A recent lawsuit suggests that Crowell & Moring may have known about its former employee Douglas Arntsen’s shady behavior as early as July.
Arntsen, a former Crowell & Moring associate, quit his job on Sept. 12 after nearly four years with the firm. Coincidentally, his departure coincided with one of the firm’s clients’ discovery that millions of dollars were missing from one of its escrow accounts maintained by the firm.
Arntsen admitted to taking some of the money and promised to return it, but instead he fled to Hong Kong, where authorities detained him on charges of grand larceny. Last week, the Wall Street Journal reported that Arntsen agreed not to fight extradition back to the U.S.
Three real-estate companies—Regal Real Estate, Aristone Realty and BCN 16th St.—have filed lawsuits related to Arntsen’s financial misdeeds.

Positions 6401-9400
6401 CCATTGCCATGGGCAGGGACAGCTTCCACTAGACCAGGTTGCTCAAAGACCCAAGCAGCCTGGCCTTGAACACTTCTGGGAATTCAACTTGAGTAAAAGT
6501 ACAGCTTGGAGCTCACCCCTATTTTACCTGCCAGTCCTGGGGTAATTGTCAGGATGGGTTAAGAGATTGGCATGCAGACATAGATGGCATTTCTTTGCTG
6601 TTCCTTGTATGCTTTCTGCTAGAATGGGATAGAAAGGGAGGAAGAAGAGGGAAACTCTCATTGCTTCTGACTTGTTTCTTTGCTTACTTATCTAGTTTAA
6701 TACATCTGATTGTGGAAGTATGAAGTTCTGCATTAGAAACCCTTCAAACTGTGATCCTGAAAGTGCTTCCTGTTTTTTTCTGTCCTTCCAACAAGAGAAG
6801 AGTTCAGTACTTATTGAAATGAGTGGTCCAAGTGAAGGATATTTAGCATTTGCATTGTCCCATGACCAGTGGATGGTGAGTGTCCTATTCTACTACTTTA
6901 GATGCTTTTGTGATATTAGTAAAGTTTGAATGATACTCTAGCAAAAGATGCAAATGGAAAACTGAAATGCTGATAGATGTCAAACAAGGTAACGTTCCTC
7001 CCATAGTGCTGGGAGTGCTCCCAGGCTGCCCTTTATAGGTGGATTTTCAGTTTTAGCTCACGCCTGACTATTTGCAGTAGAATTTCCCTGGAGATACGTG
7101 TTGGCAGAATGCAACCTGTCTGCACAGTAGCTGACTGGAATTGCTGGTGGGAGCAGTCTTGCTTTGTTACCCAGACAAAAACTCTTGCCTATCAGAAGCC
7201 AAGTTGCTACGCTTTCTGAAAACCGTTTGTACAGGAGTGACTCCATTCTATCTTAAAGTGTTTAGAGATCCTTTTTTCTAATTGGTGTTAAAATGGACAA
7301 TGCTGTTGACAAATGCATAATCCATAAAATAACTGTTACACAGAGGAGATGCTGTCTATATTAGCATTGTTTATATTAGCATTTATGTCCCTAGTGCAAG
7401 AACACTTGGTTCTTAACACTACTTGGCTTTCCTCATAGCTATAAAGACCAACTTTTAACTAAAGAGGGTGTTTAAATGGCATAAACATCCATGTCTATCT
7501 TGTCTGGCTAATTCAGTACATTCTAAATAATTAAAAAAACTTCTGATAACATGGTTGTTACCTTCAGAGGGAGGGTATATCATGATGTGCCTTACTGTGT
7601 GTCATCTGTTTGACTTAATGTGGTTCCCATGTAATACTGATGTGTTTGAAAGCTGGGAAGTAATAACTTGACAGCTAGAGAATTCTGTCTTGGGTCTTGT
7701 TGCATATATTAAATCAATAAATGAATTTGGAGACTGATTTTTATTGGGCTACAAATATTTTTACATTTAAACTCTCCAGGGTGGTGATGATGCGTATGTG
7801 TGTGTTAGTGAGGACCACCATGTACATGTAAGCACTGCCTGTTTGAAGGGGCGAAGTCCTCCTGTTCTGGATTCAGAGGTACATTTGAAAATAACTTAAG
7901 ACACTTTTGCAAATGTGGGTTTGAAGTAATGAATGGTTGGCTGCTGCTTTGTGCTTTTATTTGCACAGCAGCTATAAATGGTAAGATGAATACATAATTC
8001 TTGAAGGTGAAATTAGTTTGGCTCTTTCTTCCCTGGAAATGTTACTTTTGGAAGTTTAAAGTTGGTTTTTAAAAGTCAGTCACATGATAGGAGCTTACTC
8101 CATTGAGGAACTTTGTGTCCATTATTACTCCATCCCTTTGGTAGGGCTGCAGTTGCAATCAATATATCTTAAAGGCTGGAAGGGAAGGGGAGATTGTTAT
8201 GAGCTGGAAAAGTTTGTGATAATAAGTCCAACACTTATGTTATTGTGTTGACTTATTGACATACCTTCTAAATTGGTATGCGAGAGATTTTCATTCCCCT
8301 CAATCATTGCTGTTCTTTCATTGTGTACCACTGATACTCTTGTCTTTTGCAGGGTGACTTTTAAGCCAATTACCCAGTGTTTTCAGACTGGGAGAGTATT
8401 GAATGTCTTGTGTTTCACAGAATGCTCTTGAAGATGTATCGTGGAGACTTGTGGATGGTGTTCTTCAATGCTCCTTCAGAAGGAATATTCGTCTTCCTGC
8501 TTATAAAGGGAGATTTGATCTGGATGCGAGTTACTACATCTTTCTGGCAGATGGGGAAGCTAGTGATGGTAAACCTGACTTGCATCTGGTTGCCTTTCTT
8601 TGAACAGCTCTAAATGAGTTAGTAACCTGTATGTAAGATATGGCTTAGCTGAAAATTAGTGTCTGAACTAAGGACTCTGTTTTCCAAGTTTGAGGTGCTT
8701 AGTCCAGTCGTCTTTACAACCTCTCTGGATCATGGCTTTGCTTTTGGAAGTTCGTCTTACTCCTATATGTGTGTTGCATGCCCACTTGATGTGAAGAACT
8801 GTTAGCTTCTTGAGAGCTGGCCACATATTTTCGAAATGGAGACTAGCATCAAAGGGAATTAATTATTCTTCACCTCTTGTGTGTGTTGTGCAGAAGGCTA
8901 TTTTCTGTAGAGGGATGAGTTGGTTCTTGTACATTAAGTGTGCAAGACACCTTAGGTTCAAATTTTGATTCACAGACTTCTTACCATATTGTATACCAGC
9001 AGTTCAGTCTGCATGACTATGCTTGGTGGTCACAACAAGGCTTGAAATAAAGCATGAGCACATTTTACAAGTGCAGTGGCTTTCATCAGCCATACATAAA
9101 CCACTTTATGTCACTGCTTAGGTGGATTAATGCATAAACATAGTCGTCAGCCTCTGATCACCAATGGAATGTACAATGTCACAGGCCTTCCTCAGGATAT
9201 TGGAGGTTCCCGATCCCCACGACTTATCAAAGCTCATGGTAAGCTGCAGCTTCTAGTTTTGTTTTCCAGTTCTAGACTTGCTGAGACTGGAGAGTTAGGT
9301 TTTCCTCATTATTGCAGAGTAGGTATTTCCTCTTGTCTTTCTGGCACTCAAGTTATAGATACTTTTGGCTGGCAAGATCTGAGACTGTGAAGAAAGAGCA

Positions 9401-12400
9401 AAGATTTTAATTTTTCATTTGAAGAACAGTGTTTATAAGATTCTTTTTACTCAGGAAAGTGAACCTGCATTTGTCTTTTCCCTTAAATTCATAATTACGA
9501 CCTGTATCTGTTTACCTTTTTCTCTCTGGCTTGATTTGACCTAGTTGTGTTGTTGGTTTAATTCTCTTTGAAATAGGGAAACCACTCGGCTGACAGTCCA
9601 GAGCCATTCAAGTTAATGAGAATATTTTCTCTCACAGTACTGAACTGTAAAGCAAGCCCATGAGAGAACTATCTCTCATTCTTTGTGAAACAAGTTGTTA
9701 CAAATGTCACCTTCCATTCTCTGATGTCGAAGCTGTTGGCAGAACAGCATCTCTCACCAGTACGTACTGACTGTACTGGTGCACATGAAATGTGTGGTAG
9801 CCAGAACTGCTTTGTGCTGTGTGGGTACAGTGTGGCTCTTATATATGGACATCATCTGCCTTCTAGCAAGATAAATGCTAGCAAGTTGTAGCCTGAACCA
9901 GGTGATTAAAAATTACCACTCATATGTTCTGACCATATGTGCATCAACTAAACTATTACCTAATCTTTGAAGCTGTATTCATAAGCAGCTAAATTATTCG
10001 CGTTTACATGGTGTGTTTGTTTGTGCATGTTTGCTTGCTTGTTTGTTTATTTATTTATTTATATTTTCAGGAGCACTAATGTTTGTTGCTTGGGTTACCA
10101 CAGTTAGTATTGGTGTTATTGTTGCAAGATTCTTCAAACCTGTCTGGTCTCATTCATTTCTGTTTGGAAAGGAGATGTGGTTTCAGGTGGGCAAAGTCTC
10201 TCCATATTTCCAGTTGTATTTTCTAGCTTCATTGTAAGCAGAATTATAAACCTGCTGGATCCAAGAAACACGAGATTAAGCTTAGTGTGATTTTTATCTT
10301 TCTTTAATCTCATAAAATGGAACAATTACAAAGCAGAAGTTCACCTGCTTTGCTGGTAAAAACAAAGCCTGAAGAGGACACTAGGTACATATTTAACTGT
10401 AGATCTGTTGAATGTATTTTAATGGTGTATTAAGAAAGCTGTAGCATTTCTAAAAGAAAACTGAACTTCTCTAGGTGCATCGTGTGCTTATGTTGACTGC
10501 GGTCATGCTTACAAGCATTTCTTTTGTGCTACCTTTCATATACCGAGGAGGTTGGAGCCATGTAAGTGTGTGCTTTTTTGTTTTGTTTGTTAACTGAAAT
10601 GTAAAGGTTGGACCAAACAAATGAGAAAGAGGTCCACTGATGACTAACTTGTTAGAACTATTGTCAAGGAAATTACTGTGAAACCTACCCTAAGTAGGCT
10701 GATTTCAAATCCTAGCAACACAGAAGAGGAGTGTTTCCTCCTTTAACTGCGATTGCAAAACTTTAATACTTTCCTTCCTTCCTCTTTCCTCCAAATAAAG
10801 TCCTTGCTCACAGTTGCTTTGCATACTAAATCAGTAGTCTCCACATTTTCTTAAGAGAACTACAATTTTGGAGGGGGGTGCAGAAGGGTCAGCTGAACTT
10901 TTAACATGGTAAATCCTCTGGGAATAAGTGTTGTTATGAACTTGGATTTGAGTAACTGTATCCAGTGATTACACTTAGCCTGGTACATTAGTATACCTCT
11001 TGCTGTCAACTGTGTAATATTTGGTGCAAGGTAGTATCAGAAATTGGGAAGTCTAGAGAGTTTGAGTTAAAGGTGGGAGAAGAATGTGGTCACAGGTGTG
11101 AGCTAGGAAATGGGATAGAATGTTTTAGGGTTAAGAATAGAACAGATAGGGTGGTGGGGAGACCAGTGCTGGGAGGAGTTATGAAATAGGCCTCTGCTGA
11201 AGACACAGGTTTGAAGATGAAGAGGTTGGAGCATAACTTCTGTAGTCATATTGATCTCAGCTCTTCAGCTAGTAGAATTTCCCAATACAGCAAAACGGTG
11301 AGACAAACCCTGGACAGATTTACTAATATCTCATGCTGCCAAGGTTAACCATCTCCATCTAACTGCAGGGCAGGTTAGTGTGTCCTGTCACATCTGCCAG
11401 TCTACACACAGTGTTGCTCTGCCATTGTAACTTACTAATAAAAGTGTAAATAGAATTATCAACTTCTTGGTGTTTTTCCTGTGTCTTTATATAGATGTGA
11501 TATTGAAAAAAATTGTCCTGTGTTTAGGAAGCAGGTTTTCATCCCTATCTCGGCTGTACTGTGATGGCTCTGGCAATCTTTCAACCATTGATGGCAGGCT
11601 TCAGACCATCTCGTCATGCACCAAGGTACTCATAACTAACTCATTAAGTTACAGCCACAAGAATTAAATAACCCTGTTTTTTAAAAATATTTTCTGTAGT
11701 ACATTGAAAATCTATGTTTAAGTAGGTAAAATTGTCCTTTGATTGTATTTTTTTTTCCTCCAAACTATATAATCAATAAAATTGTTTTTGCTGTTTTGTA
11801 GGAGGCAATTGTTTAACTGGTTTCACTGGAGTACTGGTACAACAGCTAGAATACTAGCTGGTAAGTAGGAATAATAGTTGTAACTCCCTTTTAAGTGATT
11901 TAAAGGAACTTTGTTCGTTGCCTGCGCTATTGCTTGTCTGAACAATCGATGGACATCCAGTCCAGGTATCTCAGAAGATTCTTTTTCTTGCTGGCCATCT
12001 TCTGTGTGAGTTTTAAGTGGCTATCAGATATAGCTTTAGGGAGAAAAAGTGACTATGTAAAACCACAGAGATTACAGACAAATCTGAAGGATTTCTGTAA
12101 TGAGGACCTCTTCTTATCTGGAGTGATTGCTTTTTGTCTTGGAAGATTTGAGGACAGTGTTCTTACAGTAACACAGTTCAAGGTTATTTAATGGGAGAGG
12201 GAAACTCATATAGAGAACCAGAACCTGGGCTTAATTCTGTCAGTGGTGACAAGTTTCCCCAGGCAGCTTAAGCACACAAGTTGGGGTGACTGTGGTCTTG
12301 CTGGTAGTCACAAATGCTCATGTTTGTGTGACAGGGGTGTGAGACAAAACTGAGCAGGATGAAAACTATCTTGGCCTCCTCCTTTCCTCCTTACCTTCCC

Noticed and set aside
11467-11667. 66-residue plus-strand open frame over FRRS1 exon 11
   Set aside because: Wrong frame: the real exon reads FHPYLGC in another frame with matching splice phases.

And Arntsen’s name has surfaced in another lawsuit too.
On Nov. 4, Oregon-based oil and gas company Xun Energy Inc. sued one of its intended investors, Lea Kennedy, for defaulting on a May contract to buy $10 million stake in the company. Xun’s CEO, Jerry Mikolajczyk, claims Arntsen was involved in a side deal with Kennedy involving escrow funds related to the deal. Kennedy had requested that Arntsen manage the $25,000 escrow account.
When the agreement with Kennedy fell through, Mikolajczyk sent a letter to Arntsen on July 22 asking for the funds to be returned. When Arntsen didn’t immediately return the money, Mikolajczyk emailed Arntsen five days later, blind-copying Crowell & Moring’s executive committee, and demanded the money be returned.
Arntsen returned it the next day, but the funds came from a different account than the one to which Mikolajczyk had initially wired the money. Mikolajczyk says neither Arntsen nor Crowell & Moring gave him any information about the accounts.
Read Thomson Reuters for more about the latest case tied to Arntsen.